It’s finally time to take the next step in your trucking career. So far, you’ve put in hard work in your CDL Training, and now its your chance to begin a rewarding career!
Previously, in this blog series, we have covered OTR, Local, Specialized and Team Truck Driving. The last stop on our Truck Driving Jobs journey is Owner Operators. Whether you’re a beginner or have been in the driver’s seat for years, Owner Operator could be the right path for you! Having the freedom of being your own boss seems great, doesn’t it?
According to OOIDA Foundation on motor carrier research, there are nearly 350,000 owner operators in the United States, some drive independently while others lease on a larger carrier. Typically, most owner operators have extensive experience, and begin their owner operator career around 37-years-old. However, success is still attainable for those younger (or older) owner operators with any level of driving experience.
Before leaping into an Owner Operator career, it is vital to evaluate your personal desires and aspirations as well as your financial situation. Assess the 4 following areas before beginning your new career.
First, take a hard look in the mirror, and ask yourself what you want from your trucking career. If you desire to create your own work schedule, be your own boss, and plan to build your life on truck driving, you may be cut out for the job. However, you must further assess your personality, current/potential health condition, family and career aspirations to see if being an owner operator is the correct fit.
For further personal assessment, check out The 6 Steps to Becoming an Owner Operator.
Finances Play a Major Role
One of the most important factors in becoming an owner operator is financial stability. How will you come up with the funds to start this new business venture? Some of the costs to consider, on top of purchasing the truck itself, include fuel, truck maintenance and insurance, taxes, and health insurance. In addition to understanding the costs associated with being an owner operator, you must possess basic accounting and booking keeping skills (or hire someone who can help!)
To further understand the costs associated with owner operators, take a look at OOIDA’s Figuring Cost Per Mile article!
Leased Owner Operator or Independent?
Next, you will need to decide if you want to work independently or alongside another carrier. Working independently ensures your freedom as a driver, to pick loads that suit your lifestyle and to drive your truck when you feel like it and on your own terms. However, leasing your truck with another carrier, allows you to have more consistent loads, some driver reimbursements, and trailers provided by the company. It is up to you to weigh the pros and cons between the two options. Ultimately, it comes down to what you value more…having total independence or having load security.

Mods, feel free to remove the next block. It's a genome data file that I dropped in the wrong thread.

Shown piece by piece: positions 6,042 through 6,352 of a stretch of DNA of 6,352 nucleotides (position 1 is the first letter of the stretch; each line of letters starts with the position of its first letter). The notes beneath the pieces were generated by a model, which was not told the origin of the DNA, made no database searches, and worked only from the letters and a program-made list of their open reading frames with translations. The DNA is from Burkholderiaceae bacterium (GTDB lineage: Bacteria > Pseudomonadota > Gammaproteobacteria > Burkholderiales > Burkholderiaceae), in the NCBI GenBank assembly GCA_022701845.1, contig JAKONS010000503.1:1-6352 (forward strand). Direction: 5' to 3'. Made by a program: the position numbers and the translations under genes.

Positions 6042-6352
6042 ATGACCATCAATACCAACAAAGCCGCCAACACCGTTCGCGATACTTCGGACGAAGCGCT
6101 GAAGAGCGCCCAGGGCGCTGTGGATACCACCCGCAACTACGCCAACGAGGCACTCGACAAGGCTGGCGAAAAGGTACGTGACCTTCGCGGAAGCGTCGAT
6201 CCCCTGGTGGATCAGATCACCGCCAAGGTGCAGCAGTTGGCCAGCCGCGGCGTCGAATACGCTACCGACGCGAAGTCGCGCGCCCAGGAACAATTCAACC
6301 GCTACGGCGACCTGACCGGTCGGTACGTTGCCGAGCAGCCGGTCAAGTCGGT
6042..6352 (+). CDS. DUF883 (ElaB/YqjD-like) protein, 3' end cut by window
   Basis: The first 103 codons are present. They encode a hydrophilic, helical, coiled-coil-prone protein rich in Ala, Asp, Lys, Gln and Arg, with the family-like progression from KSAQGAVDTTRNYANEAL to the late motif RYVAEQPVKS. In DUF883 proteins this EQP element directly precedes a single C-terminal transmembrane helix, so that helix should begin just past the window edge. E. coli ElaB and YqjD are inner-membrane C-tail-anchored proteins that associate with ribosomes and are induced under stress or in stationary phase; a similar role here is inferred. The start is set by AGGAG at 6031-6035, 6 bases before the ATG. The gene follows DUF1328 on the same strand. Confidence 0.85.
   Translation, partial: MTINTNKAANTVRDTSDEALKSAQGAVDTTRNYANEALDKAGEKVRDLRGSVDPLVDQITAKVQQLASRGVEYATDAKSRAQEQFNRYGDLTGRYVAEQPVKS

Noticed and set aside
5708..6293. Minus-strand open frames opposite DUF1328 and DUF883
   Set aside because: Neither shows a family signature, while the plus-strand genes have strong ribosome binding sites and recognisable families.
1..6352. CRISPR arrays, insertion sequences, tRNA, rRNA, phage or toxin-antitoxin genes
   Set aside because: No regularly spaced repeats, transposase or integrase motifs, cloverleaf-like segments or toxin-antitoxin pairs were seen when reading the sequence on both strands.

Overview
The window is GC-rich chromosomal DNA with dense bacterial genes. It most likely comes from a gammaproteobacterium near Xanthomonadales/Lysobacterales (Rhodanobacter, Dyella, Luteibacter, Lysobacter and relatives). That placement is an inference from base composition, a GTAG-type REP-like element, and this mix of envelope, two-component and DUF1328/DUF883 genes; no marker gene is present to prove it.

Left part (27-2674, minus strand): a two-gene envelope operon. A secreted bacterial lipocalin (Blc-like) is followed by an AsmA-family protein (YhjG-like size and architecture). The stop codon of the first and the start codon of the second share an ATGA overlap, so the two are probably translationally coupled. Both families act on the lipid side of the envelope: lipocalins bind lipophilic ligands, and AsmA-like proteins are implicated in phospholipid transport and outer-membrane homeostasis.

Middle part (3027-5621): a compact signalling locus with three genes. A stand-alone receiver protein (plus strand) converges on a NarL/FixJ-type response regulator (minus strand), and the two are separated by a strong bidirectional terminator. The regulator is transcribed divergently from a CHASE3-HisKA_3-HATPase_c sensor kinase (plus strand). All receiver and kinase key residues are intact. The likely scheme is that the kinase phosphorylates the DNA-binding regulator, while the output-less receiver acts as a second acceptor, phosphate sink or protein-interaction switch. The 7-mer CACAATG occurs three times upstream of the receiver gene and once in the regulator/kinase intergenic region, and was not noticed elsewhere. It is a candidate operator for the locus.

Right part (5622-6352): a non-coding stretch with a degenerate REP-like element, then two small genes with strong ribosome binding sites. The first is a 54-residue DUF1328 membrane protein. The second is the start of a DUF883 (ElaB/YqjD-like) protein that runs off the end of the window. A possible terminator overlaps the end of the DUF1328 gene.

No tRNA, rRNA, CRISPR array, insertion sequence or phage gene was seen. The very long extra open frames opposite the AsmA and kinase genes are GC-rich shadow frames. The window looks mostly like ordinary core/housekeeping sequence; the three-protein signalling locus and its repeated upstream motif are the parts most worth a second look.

Selecting Your Equipment
Finally, you need to consider what trucks you want, where you will get them from and how much you are willing to pay. Although fancy trucks look great on the road, they cost a pretty penny and may create more expenses for you in the long run. Generally, used trucks are more affordable and will still get the job done. However, before purchasing a truck, be sure to consider its mileage, warranty and fuel economy. Additionally, choose a truck that fits your area of operation. The truck you choose will directly affect the amount of money you can bring in at the end of the day.
Before you begin your new journey as an owner operator, make sure you fully understand the ins and outs of the business operation.
Warren Buffet once said, “Never invest in a business you cannot understand.”
Interested in taking the first step to becoming an Owner Operator? Advanced Career Institute is a California Truck Driving School that offers CDL Training courses in Class A CDL, Class B CDL and Ag Transportation. ACI offers Truck Driving Training Programs at 3 California campuses: Merced, Visalia and Fresno. To learn more about our CDL Training, head over to Our Programs!
Have you read our other 3 articles from this Truck Driving Professions series? Check out our previous articles comparing OTR and Local Truck Driving, Specialized Truck Driving and Team Driving!